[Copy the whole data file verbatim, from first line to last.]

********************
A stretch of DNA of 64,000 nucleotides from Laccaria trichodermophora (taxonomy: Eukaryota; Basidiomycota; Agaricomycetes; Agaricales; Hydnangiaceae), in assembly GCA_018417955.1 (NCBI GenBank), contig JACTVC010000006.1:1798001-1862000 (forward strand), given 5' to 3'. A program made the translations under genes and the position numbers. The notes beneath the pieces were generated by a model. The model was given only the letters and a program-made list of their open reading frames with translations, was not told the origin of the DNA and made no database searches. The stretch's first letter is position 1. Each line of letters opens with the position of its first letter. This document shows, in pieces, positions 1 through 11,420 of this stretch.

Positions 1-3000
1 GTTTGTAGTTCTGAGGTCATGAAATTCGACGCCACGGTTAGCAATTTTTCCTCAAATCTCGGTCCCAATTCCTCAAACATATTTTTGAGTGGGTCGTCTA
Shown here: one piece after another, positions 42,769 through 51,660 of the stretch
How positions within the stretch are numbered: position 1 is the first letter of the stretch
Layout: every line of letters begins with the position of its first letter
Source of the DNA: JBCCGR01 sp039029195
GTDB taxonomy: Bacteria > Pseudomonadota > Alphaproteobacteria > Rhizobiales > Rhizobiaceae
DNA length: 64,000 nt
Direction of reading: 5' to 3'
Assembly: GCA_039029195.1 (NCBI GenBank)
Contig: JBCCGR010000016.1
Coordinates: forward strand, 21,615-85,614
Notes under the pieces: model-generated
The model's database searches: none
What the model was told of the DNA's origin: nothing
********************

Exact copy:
A stretch of DNA of 64,000 nucleotides from Laccaria trichodermophora (taxonomy: Eukaryota; Basidiomycota; Agaricomycetes; Agaricales; Hydnangiaceae), in assembly GCA_018417955.1 (NCBI GenBank), contig JACTVC010000006.1:1798001-1862000 (forward strand), given 5' to 3'. A program made the translations under genes and the position numbers. The notes beneath the pieces were generated by a model. The model was given only the letters and a program-made list of their open reading frames with translations, was not told the origin of the DNA and made no database searches. The stretch's first letter is position 1. Each line of letters opens with the position of its first letter. This document shows, in pieces, positions 1 through 11,420 of this stretch.

Positions 1-3000
1 GTTTGTAGTTCTGAGGTCATGAAATTCGACGCCACGGTTAGCAATTTTTCCTCAAATCTCGGTCCCAATTCCTCAAACATATTTTTGAGTGGGTCGTCTA
Shown here: one piece after another, positions 42,769 through 51,660 of the stretch
How positions within the stretch are numbered: position 1 is the first letter of the stretch
Layout: every line of letters begins with the position of its first letter
Source of the DNA: JBCCGR01 sp039029195
GTDB taxonomy: Bacteria > Pseudomonadota > Alphaproteobacteria > Rhizobiales > Rhizobiaceae
DNA length: 64,000 nt
Direction of reading: 5' to 3'
Assembly: GCA_039029195.1 (NCBI GenBank)
Contig: JBCCGR010000016.1
Coordinates: forward strand, 21,615-85,614
Notes under the pieces: model-generated
The model's database searches: none
What the model was told of the DNA's origin: nothing